Park service commemorates Nez Perce Battle of the Bear Paws Saturday
The National Park Service has extended an invitation for people to attend the commemoration of the 135th anniversary of the Bear Paw Battlefield south of chinook.
The 1877 battle ended the flight of a band of the Nez Perce, just 40 miles short of their goal of crossing into Canada.
The ceremony, scheduled to run from 10 a. m to 2 p. m. Saturday, includes a traditional pipe ceremony conducted by the Nez Perce Lapwai Veterans of Foreign Wars.
Visitors are asked not to take photographs during the sacred pipe ceremony.
Lunch will be served by the Fox family in the picnic shelter at the battlefield after the commemoration. People are advised to bring a lawn chair, water, hat and a jacket as the latest National Weather Service forecast predicts sunny skies with the temperature in the upper 40s to lower 50s.
Admission is free, and people can call the National Park Service office at 357-3130 for more information.
The battlefield, about 16 miles south of Chinook, was the end of a 1,300-mile journey by a band of the Nez Perce starting in Idaho in 1877.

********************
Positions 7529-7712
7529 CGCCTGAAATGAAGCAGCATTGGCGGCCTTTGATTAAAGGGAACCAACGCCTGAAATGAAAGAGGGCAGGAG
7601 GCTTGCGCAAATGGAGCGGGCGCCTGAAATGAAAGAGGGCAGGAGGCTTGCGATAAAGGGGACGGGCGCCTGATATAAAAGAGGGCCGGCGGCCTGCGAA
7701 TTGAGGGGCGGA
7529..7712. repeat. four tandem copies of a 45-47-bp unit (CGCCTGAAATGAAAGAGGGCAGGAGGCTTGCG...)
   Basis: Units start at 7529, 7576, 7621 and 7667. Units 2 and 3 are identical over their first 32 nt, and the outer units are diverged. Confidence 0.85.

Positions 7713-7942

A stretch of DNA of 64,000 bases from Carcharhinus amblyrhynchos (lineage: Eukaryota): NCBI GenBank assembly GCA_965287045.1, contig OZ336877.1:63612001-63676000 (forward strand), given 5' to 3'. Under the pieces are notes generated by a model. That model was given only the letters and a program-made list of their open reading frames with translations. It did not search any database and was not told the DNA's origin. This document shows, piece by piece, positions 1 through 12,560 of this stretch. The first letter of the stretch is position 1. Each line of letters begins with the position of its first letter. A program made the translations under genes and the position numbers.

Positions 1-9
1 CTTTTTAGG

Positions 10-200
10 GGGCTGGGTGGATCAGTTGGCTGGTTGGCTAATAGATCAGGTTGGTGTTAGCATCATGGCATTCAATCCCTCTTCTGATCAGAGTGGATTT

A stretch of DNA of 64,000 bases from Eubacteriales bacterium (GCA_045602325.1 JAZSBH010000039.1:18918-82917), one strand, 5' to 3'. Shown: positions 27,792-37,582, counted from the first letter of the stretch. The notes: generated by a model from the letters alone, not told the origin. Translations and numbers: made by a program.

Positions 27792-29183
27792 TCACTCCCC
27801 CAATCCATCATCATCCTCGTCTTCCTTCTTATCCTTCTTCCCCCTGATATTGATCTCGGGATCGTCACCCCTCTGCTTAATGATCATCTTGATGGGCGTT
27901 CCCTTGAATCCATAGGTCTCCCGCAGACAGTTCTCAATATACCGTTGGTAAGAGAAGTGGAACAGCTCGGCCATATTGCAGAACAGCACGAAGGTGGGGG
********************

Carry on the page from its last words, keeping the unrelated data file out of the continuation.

The U. S. government took back much of the tribe's reservation following the discovery of gold there in 1863. But some members of the tribe, including Chief Joseph and his father, Joseph the Elder, refused to leave their native Wallowa Valley.
In 1877, after Gen. Otis Howard threatened a cavalry assault to force the Nez Perce out of the valley, and a small band of Nez Perce raided a settlement and killed several white people, the tribe's leaders began a trek across Idaho, Wyoming and Montana. About 200 warriors and 500 others successfully fought and evaded about 2,000 members of the U. S. Cavalry for three months.
Finally, at their camp in the Bear Paw Mountains, the army attacked the Nez Perce on Sept. 30, 1877. After a five-day siege Chief Joseph surrendered to Gen. Nelson Miles.
Before surrendering, Joseph, one of the few leaders of the tribe who survived the trek and the Battle of the Bear Paws, gave his famous speech in which he told other Nez Perce leaders, "From where the sun now stands, I will fight no more forever."